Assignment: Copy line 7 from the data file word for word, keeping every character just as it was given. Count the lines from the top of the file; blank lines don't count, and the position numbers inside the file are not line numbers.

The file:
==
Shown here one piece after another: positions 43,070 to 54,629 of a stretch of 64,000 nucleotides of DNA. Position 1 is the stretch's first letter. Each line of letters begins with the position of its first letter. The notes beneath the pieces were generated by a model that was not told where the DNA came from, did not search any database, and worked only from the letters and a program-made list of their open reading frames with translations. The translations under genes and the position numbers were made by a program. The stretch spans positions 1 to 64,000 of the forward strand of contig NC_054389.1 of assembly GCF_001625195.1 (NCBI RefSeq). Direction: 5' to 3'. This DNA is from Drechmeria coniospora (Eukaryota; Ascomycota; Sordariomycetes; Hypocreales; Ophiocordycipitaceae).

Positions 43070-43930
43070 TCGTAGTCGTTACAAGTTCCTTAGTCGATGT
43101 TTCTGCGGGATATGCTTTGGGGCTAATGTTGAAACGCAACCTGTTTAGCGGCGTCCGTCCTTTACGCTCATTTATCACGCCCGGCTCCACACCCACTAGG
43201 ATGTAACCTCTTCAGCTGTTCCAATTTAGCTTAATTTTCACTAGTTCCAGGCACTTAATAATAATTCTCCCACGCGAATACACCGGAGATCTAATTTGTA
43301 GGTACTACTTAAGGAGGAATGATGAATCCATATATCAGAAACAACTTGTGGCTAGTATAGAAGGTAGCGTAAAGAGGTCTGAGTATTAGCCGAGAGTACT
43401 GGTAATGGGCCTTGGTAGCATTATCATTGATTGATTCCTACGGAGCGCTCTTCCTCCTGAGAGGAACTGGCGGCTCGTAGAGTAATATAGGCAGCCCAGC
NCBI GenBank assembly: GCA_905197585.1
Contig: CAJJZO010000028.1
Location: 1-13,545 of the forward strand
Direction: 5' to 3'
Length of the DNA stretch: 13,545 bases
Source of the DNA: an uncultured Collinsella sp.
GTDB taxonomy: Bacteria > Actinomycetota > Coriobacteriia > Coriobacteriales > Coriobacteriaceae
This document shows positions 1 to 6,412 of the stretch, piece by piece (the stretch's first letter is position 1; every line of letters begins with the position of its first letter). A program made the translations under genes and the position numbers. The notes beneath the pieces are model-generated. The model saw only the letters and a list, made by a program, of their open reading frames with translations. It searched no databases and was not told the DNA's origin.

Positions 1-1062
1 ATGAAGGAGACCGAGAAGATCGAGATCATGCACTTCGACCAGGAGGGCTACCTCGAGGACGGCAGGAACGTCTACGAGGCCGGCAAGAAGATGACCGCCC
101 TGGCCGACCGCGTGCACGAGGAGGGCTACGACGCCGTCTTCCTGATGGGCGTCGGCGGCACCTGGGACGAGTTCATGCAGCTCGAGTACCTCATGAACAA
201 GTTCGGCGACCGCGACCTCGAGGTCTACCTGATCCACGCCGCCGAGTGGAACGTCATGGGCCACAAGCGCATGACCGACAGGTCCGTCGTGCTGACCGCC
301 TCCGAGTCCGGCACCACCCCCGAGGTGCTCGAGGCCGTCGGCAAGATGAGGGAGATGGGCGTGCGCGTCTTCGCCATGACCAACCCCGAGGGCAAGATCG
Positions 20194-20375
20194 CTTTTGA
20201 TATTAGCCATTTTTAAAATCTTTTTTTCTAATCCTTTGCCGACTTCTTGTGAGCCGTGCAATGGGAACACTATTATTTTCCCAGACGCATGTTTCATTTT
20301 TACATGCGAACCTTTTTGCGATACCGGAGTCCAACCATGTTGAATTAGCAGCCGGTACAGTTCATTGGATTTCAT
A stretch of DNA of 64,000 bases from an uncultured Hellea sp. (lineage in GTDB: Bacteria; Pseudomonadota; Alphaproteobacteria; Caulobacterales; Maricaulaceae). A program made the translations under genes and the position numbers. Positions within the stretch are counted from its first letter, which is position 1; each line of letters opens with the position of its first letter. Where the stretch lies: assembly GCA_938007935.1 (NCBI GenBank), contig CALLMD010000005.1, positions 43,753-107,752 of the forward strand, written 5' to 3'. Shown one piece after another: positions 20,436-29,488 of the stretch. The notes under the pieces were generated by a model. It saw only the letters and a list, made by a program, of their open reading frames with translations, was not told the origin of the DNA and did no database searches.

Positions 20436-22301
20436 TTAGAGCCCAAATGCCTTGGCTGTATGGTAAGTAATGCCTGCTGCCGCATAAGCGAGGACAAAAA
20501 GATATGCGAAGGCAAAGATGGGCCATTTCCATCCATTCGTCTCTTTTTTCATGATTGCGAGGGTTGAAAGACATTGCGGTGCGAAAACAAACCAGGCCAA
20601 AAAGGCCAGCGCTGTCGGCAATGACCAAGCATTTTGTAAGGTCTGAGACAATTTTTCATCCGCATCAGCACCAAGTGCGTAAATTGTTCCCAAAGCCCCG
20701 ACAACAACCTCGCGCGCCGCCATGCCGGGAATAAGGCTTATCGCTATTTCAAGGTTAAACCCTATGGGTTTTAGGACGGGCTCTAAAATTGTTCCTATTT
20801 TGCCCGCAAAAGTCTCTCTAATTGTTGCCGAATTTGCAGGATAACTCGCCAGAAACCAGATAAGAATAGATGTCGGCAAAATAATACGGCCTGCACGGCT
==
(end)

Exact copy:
43401 GGTAATGGGCCTTGGTAGCATTATCATTGATTGATTCCTACGGAGCGCTCTTCCTCCTGAGAGGAACTGGCGGCTCGTAGAGTAATATAGGCAGCCCAGC